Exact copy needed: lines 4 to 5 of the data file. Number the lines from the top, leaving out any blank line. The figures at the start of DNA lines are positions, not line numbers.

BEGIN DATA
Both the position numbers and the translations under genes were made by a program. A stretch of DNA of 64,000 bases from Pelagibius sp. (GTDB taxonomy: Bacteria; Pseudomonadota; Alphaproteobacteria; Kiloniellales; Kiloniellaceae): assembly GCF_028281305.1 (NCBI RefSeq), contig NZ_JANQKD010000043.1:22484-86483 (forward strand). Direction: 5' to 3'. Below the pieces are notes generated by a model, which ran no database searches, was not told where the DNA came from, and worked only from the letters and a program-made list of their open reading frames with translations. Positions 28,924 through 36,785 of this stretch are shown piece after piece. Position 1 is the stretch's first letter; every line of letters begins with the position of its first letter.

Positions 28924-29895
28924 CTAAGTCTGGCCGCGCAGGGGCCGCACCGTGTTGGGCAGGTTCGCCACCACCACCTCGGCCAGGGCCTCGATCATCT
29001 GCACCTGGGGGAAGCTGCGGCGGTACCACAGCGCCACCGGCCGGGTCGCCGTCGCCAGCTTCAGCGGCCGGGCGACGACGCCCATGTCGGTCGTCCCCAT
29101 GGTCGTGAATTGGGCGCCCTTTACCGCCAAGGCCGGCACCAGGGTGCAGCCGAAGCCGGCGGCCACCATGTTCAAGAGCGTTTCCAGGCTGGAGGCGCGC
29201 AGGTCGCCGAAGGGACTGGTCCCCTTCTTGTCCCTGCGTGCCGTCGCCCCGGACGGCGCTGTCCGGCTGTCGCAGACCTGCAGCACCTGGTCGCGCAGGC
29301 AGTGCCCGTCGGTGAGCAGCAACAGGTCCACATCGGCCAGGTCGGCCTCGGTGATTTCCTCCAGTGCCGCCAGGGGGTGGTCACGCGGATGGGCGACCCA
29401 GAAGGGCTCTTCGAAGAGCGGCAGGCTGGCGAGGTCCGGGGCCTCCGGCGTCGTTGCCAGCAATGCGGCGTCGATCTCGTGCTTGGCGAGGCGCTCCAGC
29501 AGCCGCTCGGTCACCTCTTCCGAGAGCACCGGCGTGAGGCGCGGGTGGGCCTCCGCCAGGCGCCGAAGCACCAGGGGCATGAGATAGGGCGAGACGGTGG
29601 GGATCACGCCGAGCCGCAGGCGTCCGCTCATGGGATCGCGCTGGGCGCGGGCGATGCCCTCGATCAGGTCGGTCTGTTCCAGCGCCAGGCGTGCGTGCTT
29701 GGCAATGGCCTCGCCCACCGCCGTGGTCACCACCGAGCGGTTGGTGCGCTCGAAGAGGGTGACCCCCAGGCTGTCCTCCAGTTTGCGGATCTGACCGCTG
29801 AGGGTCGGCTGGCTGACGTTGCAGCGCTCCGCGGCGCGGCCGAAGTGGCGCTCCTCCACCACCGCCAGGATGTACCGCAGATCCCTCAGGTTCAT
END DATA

29001 GCACCTGGGGGAAGCTGCGGCGGTACCACAGCGCCACCGGCCGGGTCGCCGTCGCCAGCTTCAGCGGCCGGGCGACGACGCCCATGTCGGTCGTCCCCAT
29101 GGTCGTGAATTGGGCGCCCTTTACCGCCAAGGCCGGCACCAGGGTGCAGCCGAAGCCGGCGGCCACCATGTTCAAGAGCGTTTCCAGGCTGGAGGCGCGC